More recent studies have provided evidence of presystemic metabolism of verapamil in the gut wall.[17-19] This extrahepatic metabolic pathway proved to be modulated by external factors, such as dietary salt intake and drugs like rifampin, a potent inducer of gut wall metabolism.[17,19] This first-pass metabolism within the enterocytes appears to be saturable and selective for S-verapamil, but its importance to overall bioavailability is still unclear. Moreover, single-dose administration of grapefruit juice, an inhibitor of intestinal cytochrome P-450 isoenzyme 3A4, does not significantly alter the pharmacokinetics of short-acting verapamil.
Sinus bradycardia, atrioventricular node block, and junctional rhythms have been described in patients receiving lithium. However, lithium's contribution appears to have been of minimal importance because of the low serum concentrations measured on admission, the long-term coadministration with verapamil, and the rapid onset of symptoms after the ingestion of the immediate-release verapamil dose. Our patient's signs and symptoms were an extension of the pharmacodynamic properties of verapamil. Even though we were unable to find a literature report of a case of verapamil toxicity caused by using immediate- release verapamil in place of an extended-release formulation, our patient's symptoms were similar to those reported in other cases of mild verapamil intoxication. The fact that he was taking a high dose of extended- release verapamil three times daily placed him at risk for cardiac disturbances that perhaps would not have occurred with a lower dose or once- or twice-daily administration. Since no plasma verapamil concentrations were measured, it is difficult to determine exactly what happened. But the pharmacokinetic principles described provide a good explanation for the events in this case.
After a single dose of verapamil is given, the mean time to Cmax for most extended-release formulations is 4- 8.3 hours, compared with 1-2 hours for immediate-release verapamil. Thus, when our patient took his usual afternoon dose of extended-release verapamil six to eight hours after the morning dose, it can be assumed that the absorption of the first dose was still ongoing and that some degree of hepatic microsomal enzyme saturation existed. Because the absorption of extended-release verapamil is relatively slow, the effect of the first dose tends to decrease before the rate of absorption of the second dose increases -- maintaining a somewhat constant rate of input of verapamil into the liver. Since the afternoon dose consisted of immediate-release verapamil hydrochloride 240 mg, we can assume that a very high verapamil input was achieved shortly after ingestion, adding to the continuing absorption of the morning dose of extended- release verapamil. This oral bolus dose of racemic verapamil probably exceeded the capacity of the microsomal enzymes. Since metabolism of the S-stereoisomer becomes saturated at a lower input rate, more S-verapamil than R-verapamil reached the systemic circulation, resulting in an acute decline in the plasma R/S ratio and thus an increase in pharmacologic effects. In the study by Karim and Piergies,  the Cmax of S-verapamil was more than five times higher after a single dose of immediate-release verapamil hydrochloride 240 mg than after the same dose of extended-release verapamil (57.6 versus 11.3 ng/mL, respectively; p < 0.01). The increased bio-availability and blood concentration of the S-stereoisomer blunted both sinus and atrioventricular node activity and led to severe bradycardia with a ventricular escape rhythm. The fact that symptoms began very shortly (30 minutes) after ingestion of the first immediate-release dose is consistent with the rapid dissolution and absorption of the immediate-release formulation.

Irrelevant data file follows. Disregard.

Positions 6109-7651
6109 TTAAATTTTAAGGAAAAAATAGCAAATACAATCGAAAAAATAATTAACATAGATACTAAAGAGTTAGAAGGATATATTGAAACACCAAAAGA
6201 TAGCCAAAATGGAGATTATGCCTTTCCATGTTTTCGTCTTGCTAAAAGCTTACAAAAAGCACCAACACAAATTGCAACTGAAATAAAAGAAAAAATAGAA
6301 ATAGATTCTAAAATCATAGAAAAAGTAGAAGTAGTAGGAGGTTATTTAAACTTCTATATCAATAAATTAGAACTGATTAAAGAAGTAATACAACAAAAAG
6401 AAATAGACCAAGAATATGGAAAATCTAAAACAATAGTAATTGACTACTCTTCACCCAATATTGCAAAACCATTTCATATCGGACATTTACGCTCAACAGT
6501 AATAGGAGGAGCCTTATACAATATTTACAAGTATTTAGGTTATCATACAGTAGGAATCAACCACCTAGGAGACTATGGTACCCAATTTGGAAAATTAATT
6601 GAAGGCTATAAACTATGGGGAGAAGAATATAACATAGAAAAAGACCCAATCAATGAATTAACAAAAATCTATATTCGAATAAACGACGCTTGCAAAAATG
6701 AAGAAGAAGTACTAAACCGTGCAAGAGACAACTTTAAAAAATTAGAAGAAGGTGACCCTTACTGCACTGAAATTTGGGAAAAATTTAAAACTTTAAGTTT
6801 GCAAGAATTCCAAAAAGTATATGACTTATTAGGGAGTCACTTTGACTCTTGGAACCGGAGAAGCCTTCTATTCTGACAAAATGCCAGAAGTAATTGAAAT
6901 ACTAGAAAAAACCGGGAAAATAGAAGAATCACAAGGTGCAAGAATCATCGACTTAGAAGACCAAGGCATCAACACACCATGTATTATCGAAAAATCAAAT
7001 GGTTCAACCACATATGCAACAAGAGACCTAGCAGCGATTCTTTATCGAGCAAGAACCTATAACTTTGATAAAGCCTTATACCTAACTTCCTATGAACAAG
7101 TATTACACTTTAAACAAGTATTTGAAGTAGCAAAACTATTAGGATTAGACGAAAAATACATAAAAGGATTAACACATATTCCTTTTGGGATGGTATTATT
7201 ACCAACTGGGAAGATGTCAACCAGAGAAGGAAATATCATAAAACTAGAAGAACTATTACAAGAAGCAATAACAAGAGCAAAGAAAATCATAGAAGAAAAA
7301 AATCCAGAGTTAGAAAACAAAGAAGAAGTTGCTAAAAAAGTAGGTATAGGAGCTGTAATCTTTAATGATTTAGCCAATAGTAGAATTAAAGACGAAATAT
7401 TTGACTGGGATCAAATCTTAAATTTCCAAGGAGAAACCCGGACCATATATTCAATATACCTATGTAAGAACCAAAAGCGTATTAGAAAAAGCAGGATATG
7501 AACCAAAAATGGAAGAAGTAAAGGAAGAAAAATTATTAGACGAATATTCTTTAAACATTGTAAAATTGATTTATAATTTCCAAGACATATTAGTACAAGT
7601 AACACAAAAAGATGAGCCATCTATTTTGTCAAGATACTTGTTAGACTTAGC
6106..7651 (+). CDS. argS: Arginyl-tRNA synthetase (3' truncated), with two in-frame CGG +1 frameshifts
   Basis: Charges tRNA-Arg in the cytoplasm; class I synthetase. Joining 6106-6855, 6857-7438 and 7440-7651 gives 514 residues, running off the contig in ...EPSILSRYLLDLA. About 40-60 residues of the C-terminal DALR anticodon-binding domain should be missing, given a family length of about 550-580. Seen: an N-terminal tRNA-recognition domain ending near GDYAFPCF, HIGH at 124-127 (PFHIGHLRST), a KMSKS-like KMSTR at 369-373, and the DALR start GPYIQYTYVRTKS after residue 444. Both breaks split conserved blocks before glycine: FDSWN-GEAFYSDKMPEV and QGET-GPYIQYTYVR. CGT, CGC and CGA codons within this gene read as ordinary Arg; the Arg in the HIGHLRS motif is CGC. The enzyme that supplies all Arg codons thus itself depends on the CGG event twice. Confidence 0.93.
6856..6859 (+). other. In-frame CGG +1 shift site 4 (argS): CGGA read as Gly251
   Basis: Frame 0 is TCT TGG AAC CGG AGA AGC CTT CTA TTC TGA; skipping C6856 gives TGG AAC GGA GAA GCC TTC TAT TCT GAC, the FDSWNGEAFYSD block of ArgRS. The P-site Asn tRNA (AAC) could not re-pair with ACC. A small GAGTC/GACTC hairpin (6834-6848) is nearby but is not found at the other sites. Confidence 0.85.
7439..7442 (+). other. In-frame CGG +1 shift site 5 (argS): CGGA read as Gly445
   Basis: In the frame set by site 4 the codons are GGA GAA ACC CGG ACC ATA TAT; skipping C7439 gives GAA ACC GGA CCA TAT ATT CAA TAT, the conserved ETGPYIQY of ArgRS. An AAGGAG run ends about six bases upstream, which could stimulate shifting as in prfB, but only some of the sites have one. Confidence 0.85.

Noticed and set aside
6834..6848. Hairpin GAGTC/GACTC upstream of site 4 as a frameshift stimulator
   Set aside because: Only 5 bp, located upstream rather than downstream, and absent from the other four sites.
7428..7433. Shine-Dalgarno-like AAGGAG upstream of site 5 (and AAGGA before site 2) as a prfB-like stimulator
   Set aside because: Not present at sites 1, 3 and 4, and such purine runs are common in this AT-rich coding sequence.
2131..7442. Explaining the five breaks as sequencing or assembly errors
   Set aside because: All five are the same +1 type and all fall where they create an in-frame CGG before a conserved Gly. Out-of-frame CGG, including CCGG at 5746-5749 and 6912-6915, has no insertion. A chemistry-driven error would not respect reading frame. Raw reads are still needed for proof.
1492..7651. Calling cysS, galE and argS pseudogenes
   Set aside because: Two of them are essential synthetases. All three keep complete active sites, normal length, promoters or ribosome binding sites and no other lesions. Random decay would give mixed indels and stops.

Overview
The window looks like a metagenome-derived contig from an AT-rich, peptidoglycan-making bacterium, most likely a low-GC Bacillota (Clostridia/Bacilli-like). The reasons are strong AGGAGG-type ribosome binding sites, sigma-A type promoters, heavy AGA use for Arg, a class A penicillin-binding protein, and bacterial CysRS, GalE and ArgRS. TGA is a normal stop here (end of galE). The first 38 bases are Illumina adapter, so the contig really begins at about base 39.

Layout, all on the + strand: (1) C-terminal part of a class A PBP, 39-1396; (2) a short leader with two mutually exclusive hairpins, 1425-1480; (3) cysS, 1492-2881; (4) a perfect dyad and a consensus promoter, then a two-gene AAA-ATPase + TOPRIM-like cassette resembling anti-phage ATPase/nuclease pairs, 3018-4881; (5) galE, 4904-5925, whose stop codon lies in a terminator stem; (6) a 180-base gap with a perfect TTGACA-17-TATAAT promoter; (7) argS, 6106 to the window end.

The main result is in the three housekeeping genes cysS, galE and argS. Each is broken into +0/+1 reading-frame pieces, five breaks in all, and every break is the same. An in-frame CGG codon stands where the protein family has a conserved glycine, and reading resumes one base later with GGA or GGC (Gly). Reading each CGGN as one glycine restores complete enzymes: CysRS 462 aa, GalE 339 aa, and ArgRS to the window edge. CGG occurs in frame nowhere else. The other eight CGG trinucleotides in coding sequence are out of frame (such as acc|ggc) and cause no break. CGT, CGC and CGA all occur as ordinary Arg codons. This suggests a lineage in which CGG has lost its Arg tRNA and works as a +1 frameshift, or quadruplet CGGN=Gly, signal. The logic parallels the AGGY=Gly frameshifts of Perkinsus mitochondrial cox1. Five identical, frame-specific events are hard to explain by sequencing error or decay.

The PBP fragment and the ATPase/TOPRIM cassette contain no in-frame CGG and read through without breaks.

The inappropriate substitution of immediate-release oral verapamil for the extended-release formulation was associated with adverse cardiovascular effects consistent with verapamil toxicity.
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Patrice Laberge, M.SC., is Clinical Pharmacist, Department of Pharmacy, Hôpital du Sacré-Coeur de Montréal (HSCM), Quebec, Canada. Pierre Martineau, M.SC., PHARM.D., BCPS, is Clinical Scientist, Medical Division, Pfizer Canada, Kirkland, Quebec; when this report was prepared, he was Clincial Pharmacist, HSCM, and Associate Clinical Professor, Faculty of Pharmacy, University of Montreal (UM), Quebec. Herawaty Sebajang, M.D., is General Surgery Resident, Faculty of Medicine, University of Montreal (UM), Montreal, Quebec. GUY Lalonde, M.D., FRCP, is Associate Clinical Professor and Cardiologist, Department of Medicine, HSCM, and Faculty of Medicine, UM. Address correspondence to Dr. Martineau at Pfizer Canada, 17,300 Trans-Canada Highway, Kirkland, Quebec, Canada H9J-2M5.
[Am J Health-Syst Pharm 58(05):402-405, 2001. © 2001 ASHP, Inc.]